The Internet of Things (IoT) describes the extent to which today’s universe has become centered around modern technological advances in many different areas, and we aren’t likely to see this pattern shift anytime soon. In fact, we can only expect to see more advancements made in terms of expanding the Internet of Things to include even more areas of daily life, such as transportation. The concept of driverless cars is relatively new, but supporters suggest that this type of technology is coming in the next decade or two. Before autonomous cars can become mainstream, however, several considerations must be undertaken to address the fact that today’s driving regulations weren’t designed with this kind of technology in mind. Today’s laws center around the concept of imperfect humans being behind the wheel of a car or truck, and these laws would have to be redesigned entirely in order for them to apply to a driverless car situation. Below we will discuss some of the current considerations as we prepare for this type of technology to advance over the coming years.
Jason Hope, an Arizona based entrepreneur with a passion for technology as it relates to changing lives today, has expressed excitement concerning the concept of driverless car technology. As Jason has stated, “Everyone knows that the future of society relies on technology. Technology connects and interconnects people, places, and things.” Could this even change the way we drive to and from work on a daily basis? Current statistics seem to indicate that this is a real possibility, possibly in the next couple of decades. But this type of technology does not come without its own unique challenges. Let’s consider a few of these below.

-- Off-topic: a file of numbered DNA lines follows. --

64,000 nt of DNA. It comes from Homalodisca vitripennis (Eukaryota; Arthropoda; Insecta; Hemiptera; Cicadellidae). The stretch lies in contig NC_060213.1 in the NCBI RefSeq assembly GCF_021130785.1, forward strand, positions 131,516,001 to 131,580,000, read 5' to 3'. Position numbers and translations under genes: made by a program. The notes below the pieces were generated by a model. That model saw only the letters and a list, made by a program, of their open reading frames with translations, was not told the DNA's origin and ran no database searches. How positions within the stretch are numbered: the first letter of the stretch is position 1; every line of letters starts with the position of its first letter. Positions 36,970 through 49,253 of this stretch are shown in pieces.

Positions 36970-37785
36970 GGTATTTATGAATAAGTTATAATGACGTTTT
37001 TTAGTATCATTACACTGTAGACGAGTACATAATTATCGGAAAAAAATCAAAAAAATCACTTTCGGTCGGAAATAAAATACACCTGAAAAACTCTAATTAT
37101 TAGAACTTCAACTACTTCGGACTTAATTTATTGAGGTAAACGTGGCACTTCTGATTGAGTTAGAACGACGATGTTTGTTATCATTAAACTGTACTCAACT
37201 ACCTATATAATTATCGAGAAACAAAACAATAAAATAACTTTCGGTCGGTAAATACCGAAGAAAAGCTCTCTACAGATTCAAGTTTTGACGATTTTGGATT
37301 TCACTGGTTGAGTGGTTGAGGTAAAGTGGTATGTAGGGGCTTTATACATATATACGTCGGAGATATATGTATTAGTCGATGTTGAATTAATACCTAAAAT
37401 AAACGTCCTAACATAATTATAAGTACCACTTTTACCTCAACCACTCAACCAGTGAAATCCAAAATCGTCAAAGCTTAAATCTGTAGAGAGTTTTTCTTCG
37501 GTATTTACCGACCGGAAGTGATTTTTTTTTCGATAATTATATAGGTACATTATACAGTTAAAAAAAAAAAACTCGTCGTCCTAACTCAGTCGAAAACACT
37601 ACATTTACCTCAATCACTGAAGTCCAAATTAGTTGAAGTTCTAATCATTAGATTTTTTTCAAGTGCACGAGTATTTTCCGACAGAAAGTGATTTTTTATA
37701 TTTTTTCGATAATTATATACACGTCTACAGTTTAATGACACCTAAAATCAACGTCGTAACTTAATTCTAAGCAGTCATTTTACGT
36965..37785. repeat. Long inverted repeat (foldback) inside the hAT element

When Computers Take Over the Wheel
The US government began regulating specific laws regarding driving safety back in the 1960’s. Laws surrounding seat belt usage and designing steering columns to absorb the impact of accidents became standard protocol. Of course, since that time the number of rules surrounding safe driving has expanded into hundreds of laws designed to protect the lives of those on the road, whether they are drivers or passengers. However, with technology heading in the direction of the creation of autonomous cars that drive themselves, there is one major flaw to all of these regulations. They are designed with the premise that a human being will always be behind the wheel. With the advent of driverless cars, these rules will have to be changed to adapt to the modern technology that allows this to be possible.
Law Making is a Long Process
One major problem being experienced by the tech world right now is the fact that the law making process is fairly long, detailed, and complex. Laws are created, researched, studied, and repeatedly changed before they are finalized in a way that solidifies them into place as a permanent part of the rules of societal function. In the case of autonomous cars, the technology that makes this possible is moving much faster than the law making process can keep up with. This is forcing government officials to take the need to have standard regulations in place quite seriously.
Concerns Regarding Mass Production of Driverless Cars